It is time to start preserving as well, to make the excess fruit and vegetables last through the winter. If canning is not for you, stock up your freezer instead. This way you can keep up your commitment to cooking with nature as the winter sets in. Frozen vegetables are only kept for a short time and do not lose their flavor or nutritional value if you use them up over winter. Soon it will be spring again and time to start shopping for fresh young greens and preparing the ground for new plants.

Get to know what is grown in your area and what you can expect to see on sale in each season. Cooking with nature is healthy and fun, whether you do it outdoors or in your own kitchen. Nature itself also produces year-round foods you can forage from field and shore. Get someone knowledgeable to show which wild mushrooms and herbs are safe to pick, and forage along the sea shore for edible seaweed and sea kale. Knowing what nature provides where you live ensures you enjoy the freshest diet possible.

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Dexter Cattle: Are They the Perfect Cow for the Small Farm or Homestead?

The farm I grew up on was in Upstate New York. We primarily raised Morgan horses, but Dad always had plenty of other critters around, too. I still remember the first cow he brought home. Her name was Daisy, and she was a Charolais. That cow would just walk through fences like they weren’t even there. Dad spent more time chasing her around the neighborhood than anything else. Needless to say, she didn’t last long on our farm.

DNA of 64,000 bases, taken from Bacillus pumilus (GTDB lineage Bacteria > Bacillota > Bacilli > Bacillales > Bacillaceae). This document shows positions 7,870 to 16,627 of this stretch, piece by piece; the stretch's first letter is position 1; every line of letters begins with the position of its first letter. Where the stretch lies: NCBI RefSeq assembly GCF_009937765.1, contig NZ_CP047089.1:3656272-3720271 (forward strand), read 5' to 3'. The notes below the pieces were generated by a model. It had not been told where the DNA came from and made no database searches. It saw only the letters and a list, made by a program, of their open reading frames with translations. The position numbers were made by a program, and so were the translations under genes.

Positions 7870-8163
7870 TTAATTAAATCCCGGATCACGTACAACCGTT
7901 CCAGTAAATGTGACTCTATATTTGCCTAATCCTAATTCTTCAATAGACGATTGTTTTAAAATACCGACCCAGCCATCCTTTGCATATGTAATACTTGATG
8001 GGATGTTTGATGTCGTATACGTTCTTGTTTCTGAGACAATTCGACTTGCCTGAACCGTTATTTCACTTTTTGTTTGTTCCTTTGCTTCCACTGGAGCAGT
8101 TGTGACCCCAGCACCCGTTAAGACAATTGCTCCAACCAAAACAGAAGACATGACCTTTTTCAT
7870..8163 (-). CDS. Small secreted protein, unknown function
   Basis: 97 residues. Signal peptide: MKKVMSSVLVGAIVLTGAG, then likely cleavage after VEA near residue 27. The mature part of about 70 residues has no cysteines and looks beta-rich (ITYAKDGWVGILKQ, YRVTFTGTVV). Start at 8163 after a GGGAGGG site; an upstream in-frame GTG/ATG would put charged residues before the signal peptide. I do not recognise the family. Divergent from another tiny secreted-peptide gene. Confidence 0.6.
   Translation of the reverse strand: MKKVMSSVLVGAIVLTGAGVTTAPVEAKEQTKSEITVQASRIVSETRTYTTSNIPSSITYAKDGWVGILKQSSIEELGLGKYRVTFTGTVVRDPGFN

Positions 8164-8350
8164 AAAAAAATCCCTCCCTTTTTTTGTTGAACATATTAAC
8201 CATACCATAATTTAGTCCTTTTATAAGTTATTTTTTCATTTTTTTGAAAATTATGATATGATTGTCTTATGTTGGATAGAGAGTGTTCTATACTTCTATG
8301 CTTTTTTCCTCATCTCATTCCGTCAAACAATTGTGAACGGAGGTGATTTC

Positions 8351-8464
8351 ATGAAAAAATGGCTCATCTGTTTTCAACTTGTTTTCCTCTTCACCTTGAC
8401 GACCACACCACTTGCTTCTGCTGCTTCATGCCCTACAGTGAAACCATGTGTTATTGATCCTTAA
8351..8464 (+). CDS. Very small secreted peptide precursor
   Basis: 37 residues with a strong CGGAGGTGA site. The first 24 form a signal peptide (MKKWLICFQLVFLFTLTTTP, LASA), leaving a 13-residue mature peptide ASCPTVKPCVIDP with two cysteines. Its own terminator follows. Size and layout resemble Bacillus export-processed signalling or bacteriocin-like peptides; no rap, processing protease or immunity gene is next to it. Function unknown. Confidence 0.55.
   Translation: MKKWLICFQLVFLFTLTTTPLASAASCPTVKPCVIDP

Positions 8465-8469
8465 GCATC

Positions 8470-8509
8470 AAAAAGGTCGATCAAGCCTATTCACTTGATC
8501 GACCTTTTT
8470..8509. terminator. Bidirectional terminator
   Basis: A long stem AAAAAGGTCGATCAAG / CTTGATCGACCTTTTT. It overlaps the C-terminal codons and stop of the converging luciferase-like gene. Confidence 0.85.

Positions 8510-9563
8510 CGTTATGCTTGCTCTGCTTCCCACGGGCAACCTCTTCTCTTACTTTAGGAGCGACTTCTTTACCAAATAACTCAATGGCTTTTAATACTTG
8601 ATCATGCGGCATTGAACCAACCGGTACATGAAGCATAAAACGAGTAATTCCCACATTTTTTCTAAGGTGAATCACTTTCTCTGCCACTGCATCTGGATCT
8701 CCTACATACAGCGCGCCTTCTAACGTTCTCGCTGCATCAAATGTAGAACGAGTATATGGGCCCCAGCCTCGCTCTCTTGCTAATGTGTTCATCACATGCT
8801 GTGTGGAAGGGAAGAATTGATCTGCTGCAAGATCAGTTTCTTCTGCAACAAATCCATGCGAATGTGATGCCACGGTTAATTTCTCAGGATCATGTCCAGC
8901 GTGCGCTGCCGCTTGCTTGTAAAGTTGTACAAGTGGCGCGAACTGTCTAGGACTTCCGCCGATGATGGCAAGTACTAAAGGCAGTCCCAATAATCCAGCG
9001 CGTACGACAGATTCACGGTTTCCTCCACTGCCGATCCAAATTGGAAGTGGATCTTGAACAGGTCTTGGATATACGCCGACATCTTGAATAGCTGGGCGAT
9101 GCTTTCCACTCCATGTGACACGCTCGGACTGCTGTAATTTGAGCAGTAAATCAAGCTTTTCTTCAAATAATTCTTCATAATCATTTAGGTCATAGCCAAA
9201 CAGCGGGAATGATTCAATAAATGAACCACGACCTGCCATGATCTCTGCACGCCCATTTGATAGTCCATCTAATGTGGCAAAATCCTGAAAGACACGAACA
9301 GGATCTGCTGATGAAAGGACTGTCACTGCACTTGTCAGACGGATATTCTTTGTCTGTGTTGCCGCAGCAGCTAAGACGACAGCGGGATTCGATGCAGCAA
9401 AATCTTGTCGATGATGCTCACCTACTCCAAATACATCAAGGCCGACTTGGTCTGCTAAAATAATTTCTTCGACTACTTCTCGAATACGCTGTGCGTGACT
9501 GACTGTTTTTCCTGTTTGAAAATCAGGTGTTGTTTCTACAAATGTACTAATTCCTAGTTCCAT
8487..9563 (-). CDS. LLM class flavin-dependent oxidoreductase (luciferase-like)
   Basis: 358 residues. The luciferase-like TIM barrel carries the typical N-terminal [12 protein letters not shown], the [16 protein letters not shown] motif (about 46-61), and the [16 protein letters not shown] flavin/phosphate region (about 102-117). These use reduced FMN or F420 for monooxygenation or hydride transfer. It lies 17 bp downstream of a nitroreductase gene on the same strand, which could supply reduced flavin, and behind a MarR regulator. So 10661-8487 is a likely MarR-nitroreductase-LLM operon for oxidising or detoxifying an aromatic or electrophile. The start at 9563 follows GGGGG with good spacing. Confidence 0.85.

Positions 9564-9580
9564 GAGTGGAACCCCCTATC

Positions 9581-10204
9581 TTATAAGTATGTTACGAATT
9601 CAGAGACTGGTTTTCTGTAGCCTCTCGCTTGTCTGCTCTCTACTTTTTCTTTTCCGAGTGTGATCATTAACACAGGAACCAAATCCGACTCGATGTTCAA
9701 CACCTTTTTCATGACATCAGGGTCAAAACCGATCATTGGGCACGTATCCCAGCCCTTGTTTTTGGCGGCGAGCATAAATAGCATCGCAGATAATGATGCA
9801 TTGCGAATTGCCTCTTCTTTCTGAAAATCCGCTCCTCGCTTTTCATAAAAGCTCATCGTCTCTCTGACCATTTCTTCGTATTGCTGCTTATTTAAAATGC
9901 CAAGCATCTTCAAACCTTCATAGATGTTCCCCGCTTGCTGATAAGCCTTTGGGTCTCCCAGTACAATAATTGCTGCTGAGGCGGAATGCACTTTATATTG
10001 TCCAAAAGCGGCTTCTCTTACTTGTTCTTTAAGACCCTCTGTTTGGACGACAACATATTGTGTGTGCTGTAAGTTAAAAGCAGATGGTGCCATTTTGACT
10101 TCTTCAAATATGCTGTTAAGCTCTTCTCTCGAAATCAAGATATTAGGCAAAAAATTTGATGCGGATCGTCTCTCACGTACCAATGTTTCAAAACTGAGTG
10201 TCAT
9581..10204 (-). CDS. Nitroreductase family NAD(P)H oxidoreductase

The day he brought home Cupcake and Sprinkles was a magical day indeed for a little girl (I was about 12 years old at the time). Those two little Dexter cows were the sweetest things ever. It was love at first sight! I had never heard of miniature cows at that time; they were not common at all in our area back then. I’ve had a lot more experience with Dexters, and other cattle breeds, since then.

Now that I’m older, I try to look at things from a more practical standpoint, and not just rely on cuteness alone! There are definite pros and cons to raising Dexters, so it’s a good idea to do some research before you decide which breed of cattle to add to your homestead.